Type: Hard Edged Blues
This album makes me wonder if reincarnation is a reality. Young Kenny has Stevie Ray Vaughan's patented Strat tone down pat, as well as much of his playing style. The first time I heard him, I thought it was an unreleased Stevie Ray track with a different vocalist. At first, this turned me off, but it has now been two years since Ledbetter Heights came out, and I have a different perspective. I have decided that Kenny is not trying to make money off of Stevie's chops, he is merely greatly influenced by him. This is no different than Stevie himself building a reputation on his interpretations of Lonnie Mack, Albert King and Jimi Hendrix. Shepherd makes all the appropriate nods to the blues greats that made his music possible and covers some classics on this first release as well.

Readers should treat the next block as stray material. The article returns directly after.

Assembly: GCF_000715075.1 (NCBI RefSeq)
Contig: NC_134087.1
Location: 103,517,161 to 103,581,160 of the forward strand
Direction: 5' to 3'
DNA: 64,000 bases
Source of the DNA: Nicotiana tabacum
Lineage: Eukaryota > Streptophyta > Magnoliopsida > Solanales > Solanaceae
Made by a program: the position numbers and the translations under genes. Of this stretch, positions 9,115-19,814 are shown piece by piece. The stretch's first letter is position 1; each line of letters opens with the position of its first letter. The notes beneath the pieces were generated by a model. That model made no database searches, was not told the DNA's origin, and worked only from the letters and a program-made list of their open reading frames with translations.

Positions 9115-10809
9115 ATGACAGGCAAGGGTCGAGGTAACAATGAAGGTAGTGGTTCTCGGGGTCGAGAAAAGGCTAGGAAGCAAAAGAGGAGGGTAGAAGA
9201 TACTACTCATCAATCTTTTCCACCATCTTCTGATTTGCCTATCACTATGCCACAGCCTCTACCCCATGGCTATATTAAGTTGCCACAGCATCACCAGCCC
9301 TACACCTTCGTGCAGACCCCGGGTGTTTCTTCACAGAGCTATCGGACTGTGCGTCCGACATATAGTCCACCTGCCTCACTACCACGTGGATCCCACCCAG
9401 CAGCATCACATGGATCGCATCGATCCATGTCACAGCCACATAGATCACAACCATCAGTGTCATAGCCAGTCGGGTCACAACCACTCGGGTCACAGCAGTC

Most of this album is pure KWS, though. Kenny is trying very hard to show that he does have his own voice on guitar. His cover of "Aberdeen" demonstrates his dexterity at slide guitar, with two different slide parts playing in perfect synch and pitch in either channel of the mix. "Riverside" features slide as well, though this in a lazy day feeling blues ballad. If I had to pick a direction in which Shepherd is most likely to establish a distinctive voice, I would say that his slide playing was it.
He handles straight electric blues tunes very well also. In fact, the more I listen to this album the more I like it and wonder where such a young talent could come from. There's that reincarnation thing again, but he can't be reincarnated from Stevie because he knew Stevie. Hmmm....
I look forward to future albums by this young guitar monster. I also hope he is successful in dispelling the rumors about his motivation and can continue to develop his own style. If he keeps playing like this, he will. He needs to pay his dues before being ranked among the top players, but I don't think it will take long for his dues to be paid up.
Rating (out of a possible five):